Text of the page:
Tue 3 Jan 2012
This guest post is by Jesse Langley of Colorado Technical University.
You have just graduated, or are half of a semester away, and have had no luck or leads in the workforce. You’ve tried everything: local job fairs, a detailed and comprehensive LinkedIn account, a personalized resume for each of the 100 jobs you have applied for so far, but the phone still hasn’t rung. For many graduates in the U.S., this scenario is an everyday fact of life. If you feel like you have exhausted all of your resources, it’s possible that you have overlooked one very obvious place: your alma mater. Nearly all institutions have some sort of department designed specifically for helping students transition to the workforce. If you haven’t yet taken advantage of the helpful resources available right on campus, consider all of the beneficial tools available at your alma mater.
Individual career counseling
It’s possible that you haven’t found a job yet simply because you haven’t been using your unique characteristics and credentials to your advantage. Through individual career counseling at your alma mater’s Career Services office, you can have a professional evaluate your credentials to determine the appropriate steps to take from there. You have likely heard and read plenty of advice regarding the job search in general, but a plan tailored to your unique professional advantage can greatly improve the efficacy of your search.
Seminars and workshops
Many colleges hold seminars and workshops devoted to helping graduates find success in the workforce. Usually, these programs give students the opportunity to meet with professionals who have the key to finding a job despite the current state of the economy. With these seminars, graduates and students alike can discover new opportunities and improve their preparedness for the job market.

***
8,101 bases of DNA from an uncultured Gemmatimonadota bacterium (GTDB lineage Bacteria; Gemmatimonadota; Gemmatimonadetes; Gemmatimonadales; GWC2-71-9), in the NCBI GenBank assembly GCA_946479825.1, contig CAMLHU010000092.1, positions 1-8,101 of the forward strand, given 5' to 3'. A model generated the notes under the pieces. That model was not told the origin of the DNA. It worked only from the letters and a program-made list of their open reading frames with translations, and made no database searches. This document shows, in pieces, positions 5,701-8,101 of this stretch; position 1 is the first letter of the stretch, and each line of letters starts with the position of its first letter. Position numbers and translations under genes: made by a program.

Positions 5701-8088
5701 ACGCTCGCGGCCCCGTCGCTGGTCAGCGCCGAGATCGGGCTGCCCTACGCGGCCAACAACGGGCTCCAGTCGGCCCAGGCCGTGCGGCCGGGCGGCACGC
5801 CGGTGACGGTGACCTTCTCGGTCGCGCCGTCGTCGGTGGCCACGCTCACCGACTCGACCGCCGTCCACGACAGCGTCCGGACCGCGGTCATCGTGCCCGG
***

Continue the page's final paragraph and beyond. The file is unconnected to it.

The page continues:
Network of professors and peers
Chances are your college experience has already led to the development of professional contacts through your professors and classmates. These contacts are essentially your first professional network, and they can often provide references and leads for potential job opportunities. Each of these contacts can also help you broaden your network by introducing you to other professionals in your industry.
On-campus recruiting programs
Let the jobs come to you by participating in your alma mater’s on-campus recruiting programs. Many companies and businesses are looking for the best and the brightest at universities all over the country, and are willing to come right to the source to find them. Ask your counselor about both on-campus and off-campus recruiting programs available to improve your chances of finding a job.
Job and internship listings
Many colleges have job and internship listings available that can help you approach the market in a more effective way. Naturally, getting a paying job is preferred, but sometimes you may have to settle for an unpaid internship to prepare for something better down the road. Some internships actually pay small stipends for workers, while also providing valuable experience in your industry. Who knows? Your internship may even lead to a paid job if you leave a good enough impression.
The job market is improving, but progress is slow and the job market is still competitive. Working with your current resources, and finding new ones, can help you get a leg up on the competition.
Jesse Langley lives in the Midwest with his family where he loves reading, writing, and blogging. He writes on behalf of Colorado Technical University.